Theme park and resort pioneer Harrison “Buzz” Price, best-known as the Disney consultant who chose the Mouse House’s California and Florida parks, died Sunday. He was 89.
In 1953, Walt and Roy O. Disney tapped Price to evaluate the best location for Disneyland. Eventually settling on Anaheim, the park’s quick success earned Price a spot as one of Walt’s most trusted advisors .
Encouraged by the Magic Kingdom’s popularity, Price, who received his Masters in Business Administration from Stanford, went on to form the Economics Research Associates in 1958. Over the following decade, the ERA consulted on projects for thousands of clients and over a hundred for Disney. Price later formed the Harrison Price Company which conducted studies for major projects including Knotts Berry Farm, eight World’s Fairs, Universal Studios and Six Flags.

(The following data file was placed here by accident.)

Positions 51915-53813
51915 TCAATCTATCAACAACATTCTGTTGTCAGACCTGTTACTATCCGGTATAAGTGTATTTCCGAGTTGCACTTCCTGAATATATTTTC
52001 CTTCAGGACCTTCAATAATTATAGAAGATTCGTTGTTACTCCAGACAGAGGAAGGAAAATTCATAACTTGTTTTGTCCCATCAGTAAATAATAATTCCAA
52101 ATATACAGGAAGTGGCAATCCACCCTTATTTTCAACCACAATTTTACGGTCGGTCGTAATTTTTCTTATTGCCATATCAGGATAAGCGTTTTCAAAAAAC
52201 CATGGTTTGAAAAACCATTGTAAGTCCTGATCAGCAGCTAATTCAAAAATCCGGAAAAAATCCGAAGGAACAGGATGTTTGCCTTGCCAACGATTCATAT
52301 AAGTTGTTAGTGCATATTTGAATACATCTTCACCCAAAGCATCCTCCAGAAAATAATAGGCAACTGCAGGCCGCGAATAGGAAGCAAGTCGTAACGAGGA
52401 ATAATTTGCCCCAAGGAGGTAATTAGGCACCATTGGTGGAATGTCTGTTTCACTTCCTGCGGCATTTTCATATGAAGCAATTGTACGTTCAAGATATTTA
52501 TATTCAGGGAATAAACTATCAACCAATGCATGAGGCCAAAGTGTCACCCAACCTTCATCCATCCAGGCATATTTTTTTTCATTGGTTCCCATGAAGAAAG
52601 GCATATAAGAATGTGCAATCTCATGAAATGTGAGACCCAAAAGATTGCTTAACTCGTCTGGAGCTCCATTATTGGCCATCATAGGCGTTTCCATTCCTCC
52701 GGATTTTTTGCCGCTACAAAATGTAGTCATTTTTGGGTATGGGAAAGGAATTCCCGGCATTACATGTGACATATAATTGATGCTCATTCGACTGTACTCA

In 2003, Ripley Entertainment published Price’s book “Walt’s Revolution – By the Numbers,” an insider’s view of the theme park world. That same year, Price was honored as a Disney Legend for his role in the company’s parks and resorts.
Survivors include his wife Anne, two daughters, two sons, nine grandchildren and two great-grandchildren. Contributions can be made to three of Price’s favorite institutions: The Music Scholarship program at CalArts, Ryman Arts, and the Los Angeles Master Chorale.